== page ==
One of the biggest entrance exams for engineering aspirants, JEE— is not the right way to access students, says Sanjay Govind Dhande, former director of the Indian Institute of Technology-Kanpur. Mr. Govind was quoted by The Indian Express as saying, “JEE cannot fully access intelligence of a student. Engineering is not just about PCM (physics, chemistry, mathematics). It demands student to be a creative person as well. Important aspects including composition, ability to communicate and understand a summary are not checked through this entrance exam. We need to include assessment of creativity and visual intelligence in the JEE”.
As per the statistics, around 9lakh candidates have applied for the JEE Main-I scheduled to be held in January. JEE Main II will be held in April. Former Director of the institute said that rather than making exams an “event-based drama”, India needs to have more creative ways of assessments.
“With the number of aspirants growing exponentially for the JEE and fewer seats to offer comparatively, the system has become way too stressful. The questions are becoming more and more difficult each year,” he said.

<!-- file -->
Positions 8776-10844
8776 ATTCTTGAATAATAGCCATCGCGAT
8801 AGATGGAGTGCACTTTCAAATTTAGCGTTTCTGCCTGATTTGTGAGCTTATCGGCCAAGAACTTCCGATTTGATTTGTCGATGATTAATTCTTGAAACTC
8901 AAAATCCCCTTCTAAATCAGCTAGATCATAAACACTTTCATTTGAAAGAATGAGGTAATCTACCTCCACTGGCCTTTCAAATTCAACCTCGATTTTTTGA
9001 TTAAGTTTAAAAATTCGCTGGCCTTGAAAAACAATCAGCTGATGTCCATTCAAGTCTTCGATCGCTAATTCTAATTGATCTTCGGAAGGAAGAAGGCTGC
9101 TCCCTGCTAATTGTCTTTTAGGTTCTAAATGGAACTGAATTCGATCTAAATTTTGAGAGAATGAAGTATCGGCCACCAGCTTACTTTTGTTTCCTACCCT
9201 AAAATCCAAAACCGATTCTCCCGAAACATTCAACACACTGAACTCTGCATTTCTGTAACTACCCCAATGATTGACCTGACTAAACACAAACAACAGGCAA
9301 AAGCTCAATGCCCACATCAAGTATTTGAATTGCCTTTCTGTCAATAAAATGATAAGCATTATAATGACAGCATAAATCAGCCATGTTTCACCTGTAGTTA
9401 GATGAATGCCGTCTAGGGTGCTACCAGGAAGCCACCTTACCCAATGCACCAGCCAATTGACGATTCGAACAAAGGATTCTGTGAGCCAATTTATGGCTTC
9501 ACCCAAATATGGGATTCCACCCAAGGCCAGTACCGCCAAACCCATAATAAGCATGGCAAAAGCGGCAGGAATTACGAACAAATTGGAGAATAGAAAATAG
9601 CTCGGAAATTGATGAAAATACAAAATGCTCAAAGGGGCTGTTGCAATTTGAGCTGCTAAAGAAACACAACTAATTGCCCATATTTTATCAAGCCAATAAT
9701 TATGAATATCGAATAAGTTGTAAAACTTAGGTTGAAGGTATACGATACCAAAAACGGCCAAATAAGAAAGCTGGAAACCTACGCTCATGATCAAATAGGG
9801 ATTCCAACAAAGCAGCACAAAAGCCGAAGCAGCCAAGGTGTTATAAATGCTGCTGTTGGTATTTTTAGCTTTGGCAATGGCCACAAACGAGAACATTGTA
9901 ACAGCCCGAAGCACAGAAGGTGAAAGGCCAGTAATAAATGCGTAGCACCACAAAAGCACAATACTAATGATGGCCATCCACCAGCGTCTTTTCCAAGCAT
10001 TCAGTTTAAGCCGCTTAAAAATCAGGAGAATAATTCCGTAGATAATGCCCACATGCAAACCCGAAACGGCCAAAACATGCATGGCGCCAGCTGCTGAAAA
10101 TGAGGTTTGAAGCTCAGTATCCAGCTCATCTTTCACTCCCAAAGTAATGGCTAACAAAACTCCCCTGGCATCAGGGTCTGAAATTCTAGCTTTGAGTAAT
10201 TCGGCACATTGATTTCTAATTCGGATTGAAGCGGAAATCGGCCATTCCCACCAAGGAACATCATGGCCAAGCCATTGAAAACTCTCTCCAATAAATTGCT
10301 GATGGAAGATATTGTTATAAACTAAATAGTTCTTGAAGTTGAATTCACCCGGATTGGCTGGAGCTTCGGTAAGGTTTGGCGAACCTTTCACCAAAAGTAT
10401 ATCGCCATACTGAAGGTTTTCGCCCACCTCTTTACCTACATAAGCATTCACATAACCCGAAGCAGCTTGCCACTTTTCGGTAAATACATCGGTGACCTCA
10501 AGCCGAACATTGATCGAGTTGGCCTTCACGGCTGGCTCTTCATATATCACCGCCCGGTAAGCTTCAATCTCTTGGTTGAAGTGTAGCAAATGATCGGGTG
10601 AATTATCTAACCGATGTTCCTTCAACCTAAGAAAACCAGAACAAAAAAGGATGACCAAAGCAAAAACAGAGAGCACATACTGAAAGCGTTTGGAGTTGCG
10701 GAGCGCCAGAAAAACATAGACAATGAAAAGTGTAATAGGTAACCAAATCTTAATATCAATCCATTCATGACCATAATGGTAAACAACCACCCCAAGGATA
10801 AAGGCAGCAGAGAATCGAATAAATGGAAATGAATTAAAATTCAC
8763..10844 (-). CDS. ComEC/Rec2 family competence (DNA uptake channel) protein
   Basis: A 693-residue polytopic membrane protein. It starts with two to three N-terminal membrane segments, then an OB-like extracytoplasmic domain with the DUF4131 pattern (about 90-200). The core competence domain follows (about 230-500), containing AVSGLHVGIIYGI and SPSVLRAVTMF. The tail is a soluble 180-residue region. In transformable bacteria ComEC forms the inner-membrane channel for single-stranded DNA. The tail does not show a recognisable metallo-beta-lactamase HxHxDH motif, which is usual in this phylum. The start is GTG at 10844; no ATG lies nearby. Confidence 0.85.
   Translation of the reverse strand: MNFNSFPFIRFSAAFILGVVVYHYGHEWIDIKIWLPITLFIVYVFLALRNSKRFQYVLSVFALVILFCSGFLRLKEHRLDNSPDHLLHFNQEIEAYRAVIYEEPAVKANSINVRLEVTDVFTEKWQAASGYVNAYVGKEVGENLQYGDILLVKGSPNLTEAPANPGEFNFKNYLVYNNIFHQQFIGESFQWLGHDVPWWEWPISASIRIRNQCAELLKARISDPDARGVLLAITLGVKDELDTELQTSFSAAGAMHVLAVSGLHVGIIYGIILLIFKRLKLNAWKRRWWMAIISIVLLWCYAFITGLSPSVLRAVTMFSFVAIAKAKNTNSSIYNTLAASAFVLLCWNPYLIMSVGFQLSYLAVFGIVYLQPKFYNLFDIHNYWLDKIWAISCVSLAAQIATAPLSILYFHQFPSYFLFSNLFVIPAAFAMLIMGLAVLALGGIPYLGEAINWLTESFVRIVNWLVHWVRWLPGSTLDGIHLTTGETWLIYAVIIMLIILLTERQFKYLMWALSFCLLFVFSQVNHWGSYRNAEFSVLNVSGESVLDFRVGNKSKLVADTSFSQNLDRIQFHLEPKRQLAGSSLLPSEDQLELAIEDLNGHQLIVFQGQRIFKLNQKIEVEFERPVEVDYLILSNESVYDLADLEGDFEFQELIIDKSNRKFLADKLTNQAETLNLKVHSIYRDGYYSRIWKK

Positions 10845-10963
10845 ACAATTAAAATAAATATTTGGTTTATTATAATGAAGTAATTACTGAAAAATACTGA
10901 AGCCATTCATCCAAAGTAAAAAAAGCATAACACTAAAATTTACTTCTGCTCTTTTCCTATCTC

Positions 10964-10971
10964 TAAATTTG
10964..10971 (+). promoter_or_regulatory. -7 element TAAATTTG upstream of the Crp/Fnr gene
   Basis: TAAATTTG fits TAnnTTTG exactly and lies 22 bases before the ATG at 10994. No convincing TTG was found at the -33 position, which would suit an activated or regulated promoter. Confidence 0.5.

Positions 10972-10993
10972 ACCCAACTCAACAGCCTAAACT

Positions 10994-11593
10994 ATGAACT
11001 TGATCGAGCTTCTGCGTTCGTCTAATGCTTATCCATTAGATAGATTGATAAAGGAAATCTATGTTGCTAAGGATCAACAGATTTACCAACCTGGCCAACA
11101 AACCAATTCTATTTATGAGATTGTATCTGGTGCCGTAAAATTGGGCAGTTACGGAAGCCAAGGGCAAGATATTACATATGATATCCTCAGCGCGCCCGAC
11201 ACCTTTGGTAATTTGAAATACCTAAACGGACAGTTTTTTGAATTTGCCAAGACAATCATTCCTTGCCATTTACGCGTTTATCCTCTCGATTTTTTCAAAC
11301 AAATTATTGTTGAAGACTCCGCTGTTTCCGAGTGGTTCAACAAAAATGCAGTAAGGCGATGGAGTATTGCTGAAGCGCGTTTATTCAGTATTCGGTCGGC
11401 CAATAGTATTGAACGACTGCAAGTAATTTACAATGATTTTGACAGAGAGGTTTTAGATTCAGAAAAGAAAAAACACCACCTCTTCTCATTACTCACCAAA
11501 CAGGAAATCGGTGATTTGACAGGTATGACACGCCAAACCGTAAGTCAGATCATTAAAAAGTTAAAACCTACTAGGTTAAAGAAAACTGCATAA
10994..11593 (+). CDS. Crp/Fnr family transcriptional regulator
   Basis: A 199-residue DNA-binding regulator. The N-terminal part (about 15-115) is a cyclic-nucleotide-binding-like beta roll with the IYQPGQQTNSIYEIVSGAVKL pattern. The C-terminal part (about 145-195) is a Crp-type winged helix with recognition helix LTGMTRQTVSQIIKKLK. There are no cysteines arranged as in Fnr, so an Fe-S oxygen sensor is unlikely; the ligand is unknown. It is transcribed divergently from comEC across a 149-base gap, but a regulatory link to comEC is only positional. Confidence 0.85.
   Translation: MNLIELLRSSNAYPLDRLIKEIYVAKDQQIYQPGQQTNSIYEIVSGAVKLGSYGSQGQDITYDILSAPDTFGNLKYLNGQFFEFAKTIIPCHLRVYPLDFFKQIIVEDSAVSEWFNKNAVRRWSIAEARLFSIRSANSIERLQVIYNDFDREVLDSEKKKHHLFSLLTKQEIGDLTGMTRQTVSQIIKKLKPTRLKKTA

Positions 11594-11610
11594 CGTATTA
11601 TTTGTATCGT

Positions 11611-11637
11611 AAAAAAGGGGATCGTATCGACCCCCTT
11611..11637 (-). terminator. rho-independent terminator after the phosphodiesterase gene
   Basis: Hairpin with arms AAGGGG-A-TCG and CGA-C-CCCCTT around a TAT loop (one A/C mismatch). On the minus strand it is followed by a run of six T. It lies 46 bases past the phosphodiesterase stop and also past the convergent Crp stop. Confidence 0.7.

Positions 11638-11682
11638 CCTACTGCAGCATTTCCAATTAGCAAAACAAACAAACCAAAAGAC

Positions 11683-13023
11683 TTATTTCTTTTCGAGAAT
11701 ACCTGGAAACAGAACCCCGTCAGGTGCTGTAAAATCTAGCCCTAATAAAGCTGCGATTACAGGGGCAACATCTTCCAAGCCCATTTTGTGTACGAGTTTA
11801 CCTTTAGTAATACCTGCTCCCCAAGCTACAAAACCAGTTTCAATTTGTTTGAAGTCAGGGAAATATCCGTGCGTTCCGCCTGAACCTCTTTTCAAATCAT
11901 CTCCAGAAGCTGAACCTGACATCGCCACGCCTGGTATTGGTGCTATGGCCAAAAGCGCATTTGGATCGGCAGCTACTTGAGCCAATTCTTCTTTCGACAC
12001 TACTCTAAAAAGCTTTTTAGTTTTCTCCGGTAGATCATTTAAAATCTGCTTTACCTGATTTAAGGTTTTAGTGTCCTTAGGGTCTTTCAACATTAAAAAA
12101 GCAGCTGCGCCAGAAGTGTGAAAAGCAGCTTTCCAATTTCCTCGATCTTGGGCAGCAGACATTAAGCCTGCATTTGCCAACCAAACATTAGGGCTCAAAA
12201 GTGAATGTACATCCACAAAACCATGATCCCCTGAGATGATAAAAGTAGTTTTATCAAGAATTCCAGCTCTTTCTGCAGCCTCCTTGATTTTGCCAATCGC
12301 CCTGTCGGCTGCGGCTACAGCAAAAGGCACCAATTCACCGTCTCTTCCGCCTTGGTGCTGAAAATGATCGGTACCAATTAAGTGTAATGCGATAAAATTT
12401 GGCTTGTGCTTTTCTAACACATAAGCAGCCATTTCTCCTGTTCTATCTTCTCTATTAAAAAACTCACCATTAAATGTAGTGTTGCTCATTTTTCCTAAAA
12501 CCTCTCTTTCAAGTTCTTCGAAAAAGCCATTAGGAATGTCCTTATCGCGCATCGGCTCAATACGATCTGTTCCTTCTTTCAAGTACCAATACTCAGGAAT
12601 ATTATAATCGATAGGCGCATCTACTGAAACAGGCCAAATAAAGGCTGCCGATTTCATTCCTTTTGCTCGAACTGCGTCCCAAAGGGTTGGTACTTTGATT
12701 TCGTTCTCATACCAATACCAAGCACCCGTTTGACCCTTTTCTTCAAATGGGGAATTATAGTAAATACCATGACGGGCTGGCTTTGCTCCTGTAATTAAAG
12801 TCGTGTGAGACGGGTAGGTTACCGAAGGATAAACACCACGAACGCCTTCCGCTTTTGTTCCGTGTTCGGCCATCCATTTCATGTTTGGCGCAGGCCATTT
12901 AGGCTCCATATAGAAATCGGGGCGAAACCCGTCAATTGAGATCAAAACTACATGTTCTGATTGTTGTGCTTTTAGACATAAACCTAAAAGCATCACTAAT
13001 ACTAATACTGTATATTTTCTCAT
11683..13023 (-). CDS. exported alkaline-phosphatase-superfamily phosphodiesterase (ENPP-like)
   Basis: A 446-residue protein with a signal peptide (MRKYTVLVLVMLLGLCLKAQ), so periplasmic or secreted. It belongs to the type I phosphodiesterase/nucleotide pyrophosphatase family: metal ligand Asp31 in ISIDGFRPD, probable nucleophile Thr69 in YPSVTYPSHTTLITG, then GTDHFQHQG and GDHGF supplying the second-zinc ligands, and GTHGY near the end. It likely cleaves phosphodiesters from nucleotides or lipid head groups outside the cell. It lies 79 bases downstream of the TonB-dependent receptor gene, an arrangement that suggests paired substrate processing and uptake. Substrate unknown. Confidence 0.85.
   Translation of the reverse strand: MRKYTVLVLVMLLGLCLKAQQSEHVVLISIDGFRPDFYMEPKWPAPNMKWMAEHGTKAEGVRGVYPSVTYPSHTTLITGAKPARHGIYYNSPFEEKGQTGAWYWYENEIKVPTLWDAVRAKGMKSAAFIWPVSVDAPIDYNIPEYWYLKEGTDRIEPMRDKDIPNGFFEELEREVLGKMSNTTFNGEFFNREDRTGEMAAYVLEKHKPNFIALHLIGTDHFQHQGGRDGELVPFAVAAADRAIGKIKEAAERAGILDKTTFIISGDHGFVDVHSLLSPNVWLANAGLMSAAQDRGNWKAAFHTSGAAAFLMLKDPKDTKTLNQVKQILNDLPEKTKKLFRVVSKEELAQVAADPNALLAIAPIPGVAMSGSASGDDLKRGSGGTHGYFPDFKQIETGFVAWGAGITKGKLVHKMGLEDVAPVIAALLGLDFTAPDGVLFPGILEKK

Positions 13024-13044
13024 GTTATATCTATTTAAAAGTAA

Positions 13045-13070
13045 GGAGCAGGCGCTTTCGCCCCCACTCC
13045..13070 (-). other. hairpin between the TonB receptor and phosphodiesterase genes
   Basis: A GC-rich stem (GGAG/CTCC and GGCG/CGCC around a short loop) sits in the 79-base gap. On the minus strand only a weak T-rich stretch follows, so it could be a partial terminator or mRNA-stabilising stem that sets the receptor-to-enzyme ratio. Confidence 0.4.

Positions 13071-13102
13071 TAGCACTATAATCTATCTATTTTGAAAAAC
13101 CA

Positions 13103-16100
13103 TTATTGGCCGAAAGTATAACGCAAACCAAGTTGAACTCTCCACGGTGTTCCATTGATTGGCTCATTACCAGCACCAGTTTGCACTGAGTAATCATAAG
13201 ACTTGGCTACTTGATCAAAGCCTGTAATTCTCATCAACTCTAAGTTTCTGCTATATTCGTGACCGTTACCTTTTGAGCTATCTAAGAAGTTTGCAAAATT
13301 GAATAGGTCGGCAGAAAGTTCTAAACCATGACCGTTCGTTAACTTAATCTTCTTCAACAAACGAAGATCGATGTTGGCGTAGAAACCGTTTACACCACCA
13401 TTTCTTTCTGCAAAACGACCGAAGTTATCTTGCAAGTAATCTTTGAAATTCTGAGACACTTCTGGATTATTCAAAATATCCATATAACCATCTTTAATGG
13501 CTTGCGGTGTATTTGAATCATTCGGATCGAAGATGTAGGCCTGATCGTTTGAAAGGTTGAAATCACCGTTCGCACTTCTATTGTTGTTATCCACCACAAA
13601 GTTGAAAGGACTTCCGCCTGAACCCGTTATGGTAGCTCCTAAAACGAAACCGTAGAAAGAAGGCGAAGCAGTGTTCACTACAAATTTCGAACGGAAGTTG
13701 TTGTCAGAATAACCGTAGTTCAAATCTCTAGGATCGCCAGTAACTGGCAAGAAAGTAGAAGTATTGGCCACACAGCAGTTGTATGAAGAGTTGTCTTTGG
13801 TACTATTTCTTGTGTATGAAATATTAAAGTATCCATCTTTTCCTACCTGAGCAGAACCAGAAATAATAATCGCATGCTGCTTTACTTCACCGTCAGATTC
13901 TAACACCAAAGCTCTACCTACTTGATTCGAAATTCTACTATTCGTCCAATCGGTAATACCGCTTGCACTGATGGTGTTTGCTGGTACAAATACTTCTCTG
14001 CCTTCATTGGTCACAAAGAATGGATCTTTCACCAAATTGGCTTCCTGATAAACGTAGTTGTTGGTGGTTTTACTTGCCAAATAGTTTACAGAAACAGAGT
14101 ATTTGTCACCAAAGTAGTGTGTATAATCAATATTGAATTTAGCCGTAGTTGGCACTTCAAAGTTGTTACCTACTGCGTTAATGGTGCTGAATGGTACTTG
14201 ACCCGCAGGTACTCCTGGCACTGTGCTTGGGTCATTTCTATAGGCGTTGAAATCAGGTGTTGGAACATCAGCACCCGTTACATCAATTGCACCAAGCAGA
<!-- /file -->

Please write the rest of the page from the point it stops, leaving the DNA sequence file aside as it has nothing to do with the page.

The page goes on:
He further remarked that it is easy to set a difficult paper but no effort is being put to analyse the creativity of the students. “While setting an exam, the exam planner should have a clear idea of on which parameters this test is supposed to test a candidate on. This needs to be well conveyed to both exam setter and grader (the one who is checking the paper),” said Mr. Govind on the sidelines of the fourth annual India Association of Test Publishers (IATP).
He also showed his disagreement with the assessment process across institutes, schools, universities and competitive exams which are mainly conducted based on an event (exam). He said that, instead India needs daily personalised, individual assessments for every student.
“We need teachers’ training as an efficient guide needs to know psychology, psychometric testing etc. For this, we need to revamp the B Ed and M Ed courses as the current curriculum are completely dilapidated,” he said.
The best way to assess students, according to him, is through a “Kaun Banega Crorepati”-like format which includes gamification, time constraint, rewards, assessments and a standard difficulty level. Along with innovative ways of assessments, he also said, “Open book exams, take-home exams etc are all experiments. There is no size fits all. The basic goal is to teach students how to learn and think and this can only be done if the teacher is well-trained.”